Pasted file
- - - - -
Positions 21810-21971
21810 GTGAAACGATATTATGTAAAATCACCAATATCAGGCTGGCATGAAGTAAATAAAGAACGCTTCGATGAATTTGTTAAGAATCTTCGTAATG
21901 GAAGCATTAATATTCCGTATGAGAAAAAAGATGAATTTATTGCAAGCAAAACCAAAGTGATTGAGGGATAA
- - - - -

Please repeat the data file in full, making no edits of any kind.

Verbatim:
Positions 21810-21971
21810 GTGAAACGATATTATGTAAAATCACCAATATCAGGCTGGCATGAAGTAAATAAAGAACGCTTCGATGAATTTGTTAAGAATCTTCGTAATG
21901 GAAGCATTAATATTCCGTATGAGAAAAAAGATGAATTTATTGCAAGCAAAACCAAAGTGATTGAGGGATAA